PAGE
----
News Taste of Alabama: Good Food with Direct Discussion

Taste of Alabama: Good Food with Direct Discussion

Taste of Alabama: Good Food with Direct Discussion
February 22, 2024 |

By Tanner Hood

Farmers and elected officials gathered around the table Feb. 21 to enjoy Alabama-grown products and discuss important issues during the Taste of Alabama Legislative Reception in Montgomery. 

State Sen. Robert Stewart, D-Selma, serves on the Senate Ag, Conservation and Forestry Committee. He said he treasures every opportunity to meet farmers and promote agriculture. 

“Ag is the cornerstone of our economy here in the state,” said Stewart. “It’s such an honor to interact with people who really undergird our communities and make sure they are sustainable.”

Hosted by the Alabama Farmers Federation, the reception provides farmer-leaders the opportunity to display homegrown products while getting in the weeds about policy and other important matters. Attendees include over 100 legislators, constitutional officers and other government officials. 

Chris Upchurch, owner of Rockin’ U Farms and Clay County Farmers Federation president, said meetings like this ensure leaders hear directly from their constituents about the issues facing them every day. 

“Taste of Alabama allows our legislators and farmers to come together in a room with a good environment where we can have conversations and serve food from across Alabama,” Upchurch said. “It gives us an opportunity and start and build relationships with our legislators and I believe it is very important to our farmers.”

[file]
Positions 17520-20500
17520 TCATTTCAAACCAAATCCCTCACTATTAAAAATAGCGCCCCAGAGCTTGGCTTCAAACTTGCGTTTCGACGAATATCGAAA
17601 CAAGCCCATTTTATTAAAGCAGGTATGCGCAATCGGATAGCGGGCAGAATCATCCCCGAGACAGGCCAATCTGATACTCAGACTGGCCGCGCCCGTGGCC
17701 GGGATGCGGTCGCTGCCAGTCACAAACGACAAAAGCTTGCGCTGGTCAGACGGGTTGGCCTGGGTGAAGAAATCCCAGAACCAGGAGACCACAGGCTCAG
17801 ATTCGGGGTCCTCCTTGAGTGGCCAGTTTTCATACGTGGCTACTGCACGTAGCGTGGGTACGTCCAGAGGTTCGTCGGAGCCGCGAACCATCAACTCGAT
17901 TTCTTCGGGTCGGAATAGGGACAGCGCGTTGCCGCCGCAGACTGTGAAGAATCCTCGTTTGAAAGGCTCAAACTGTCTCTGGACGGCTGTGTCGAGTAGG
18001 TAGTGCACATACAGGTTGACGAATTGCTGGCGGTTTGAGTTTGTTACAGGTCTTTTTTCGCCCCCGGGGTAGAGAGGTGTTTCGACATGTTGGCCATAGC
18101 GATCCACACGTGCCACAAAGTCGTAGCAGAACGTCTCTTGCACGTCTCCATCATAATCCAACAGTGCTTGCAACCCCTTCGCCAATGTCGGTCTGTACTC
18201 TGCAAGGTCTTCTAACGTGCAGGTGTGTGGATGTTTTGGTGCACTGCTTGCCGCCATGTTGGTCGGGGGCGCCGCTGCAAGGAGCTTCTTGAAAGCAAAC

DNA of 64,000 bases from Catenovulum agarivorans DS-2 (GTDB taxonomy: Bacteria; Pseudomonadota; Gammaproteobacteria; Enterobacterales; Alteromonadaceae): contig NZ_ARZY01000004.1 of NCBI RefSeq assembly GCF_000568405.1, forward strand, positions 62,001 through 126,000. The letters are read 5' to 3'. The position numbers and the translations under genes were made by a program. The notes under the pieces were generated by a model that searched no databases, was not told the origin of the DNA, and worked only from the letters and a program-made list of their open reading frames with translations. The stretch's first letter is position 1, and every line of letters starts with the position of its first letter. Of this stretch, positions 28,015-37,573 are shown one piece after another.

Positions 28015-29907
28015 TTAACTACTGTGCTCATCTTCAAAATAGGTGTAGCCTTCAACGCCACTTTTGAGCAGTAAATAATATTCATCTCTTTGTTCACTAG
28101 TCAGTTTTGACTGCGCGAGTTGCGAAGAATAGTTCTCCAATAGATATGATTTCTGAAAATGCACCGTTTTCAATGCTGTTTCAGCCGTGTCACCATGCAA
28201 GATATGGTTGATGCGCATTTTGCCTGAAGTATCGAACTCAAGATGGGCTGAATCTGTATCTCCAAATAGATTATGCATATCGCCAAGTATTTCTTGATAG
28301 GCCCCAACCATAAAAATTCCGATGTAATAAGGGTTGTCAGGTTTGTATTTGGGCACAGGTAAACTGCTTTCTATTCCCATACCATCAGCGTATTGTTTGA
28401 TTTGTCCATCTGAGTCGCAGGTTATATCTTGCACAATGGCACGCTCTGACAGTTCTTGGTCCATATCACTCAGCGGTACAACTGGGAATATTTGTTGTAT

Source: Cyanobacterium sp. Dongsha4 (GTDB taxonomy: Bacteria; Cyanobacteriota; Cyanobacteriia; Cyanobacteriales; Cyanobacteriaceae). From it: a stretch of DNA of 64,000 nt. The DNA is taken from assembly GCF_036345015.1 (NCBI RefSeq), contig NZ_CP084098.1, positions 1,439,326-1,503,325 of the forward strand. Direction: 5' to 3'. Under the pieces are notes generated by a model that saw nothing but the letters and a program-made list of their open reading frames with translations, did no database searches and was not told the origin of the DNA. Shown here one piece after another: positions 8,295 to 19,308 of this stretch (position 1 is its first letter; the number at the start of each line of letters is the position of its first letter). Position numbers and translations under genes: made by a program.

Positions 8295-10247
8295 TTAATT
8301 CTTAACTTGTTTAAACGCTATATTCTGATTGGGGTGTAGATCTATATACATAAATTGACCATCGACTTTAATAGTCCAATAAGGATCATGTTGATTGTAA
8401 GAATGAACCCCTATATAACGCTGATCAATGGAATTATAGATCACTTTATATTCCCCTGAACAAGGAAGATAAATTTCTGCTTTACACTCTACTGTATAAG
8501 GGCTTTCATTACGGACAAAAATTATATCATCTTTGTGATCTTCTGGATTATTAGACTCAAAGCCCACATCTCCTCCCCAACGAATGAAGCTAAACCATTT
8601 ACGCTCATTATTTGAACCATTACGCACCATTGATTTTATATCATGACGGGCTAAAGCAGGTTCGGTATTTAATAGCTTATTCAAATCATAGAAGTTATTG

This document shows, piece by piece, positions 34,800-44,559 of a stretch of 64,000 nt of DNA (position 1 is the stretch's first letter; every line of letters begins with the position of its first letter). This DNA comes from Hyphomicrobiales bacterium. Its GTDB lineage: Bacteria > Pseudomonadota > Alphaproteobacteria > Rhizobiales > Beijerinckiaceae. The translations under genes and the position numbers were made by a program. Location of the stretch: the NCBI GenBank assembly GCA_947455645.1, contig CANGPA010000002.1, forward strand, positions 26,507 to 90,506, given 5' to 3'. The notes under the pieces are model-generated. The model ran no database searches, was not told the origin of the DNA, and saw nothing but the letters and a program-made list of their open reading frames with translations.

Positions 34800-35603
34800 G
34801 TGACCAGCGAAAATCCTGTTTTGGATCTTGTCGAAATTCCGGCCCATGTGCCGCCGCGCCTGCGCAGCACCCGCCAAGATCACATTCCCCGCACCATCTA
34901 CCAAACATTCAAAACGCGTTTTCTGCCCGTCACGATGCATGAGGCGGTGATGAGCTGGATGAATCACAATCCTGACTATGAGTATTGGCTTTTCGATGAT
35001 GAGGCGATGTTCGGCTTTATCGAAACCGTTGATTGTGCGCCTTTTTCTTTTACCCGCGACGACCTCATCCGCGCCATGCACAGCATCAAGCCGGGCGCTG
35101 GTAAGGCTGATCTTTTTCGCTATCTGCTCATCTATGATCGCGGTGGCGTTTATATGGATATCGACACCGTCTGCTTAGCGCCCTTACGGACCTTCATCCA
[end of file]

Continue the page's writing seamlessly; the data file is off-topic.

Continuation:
Guests enjoyed the best Alabama farmers have to offer during the annual visit to the Federation home office. This year’s menu included: beef sliders from Rockin’ U Farms, Clay County; Bishop’s Barbeque Pork, Colbert County; fried catfish from Consolidated Catfish, Greene County; honey provided by the State Bee and Honey Producers; lamb meatballs from HD Farm, Talladega County; peanut butter energy bites from the Alabama Peanut Producers Association, Houston County; shrimp and grits from Greene Prairie Shrimp, Greene County; sweet treats and samples from Priester’s Pecans, Lowndes County; vanilla ice cream from Blue Ribbon Dairy, Elmore County; venison loin from Venison Provisions, Macon County; and more. 

State Rep. Jennifer Fidler, R-Fairhope, grew up on a farm and serves on the Alabama House Agriculture and Forestry committee. She hopes her fellow legislators take advantage of the face-to-face conversations with producers. 

“Our legislators do need to see how hard our farmers work every day,” Fidler said. “I think farmers being involved with the lawmakers is important to see our grassroots effort, too, and that we can make good changes taking care of the folks who take care of us all the time.”

State Rep. Ben Robbins, R-Sylacauga, said he wants to find any way he can to help farmers who are essential to the local economy. 

“Agriculture is the backbone of Alabama,” Robbins said. “We have to hear from ag producers to know what’s actually going to benefit the entire state.”

In addition to legislators, Gov. Kay Ivey and other constitutional officers were welcomed by the Federation. Upchurch said the magnitude of attendees spoke volumes of the hard work county Farmers Federations are doing with elected officials. 

“We know it’s a busy time, and we appreciate everyone who came out to speak with us,” Upchurch said. “We’ve had good conversations, and I know our officials will take them to heart and use them to better Alabama.”

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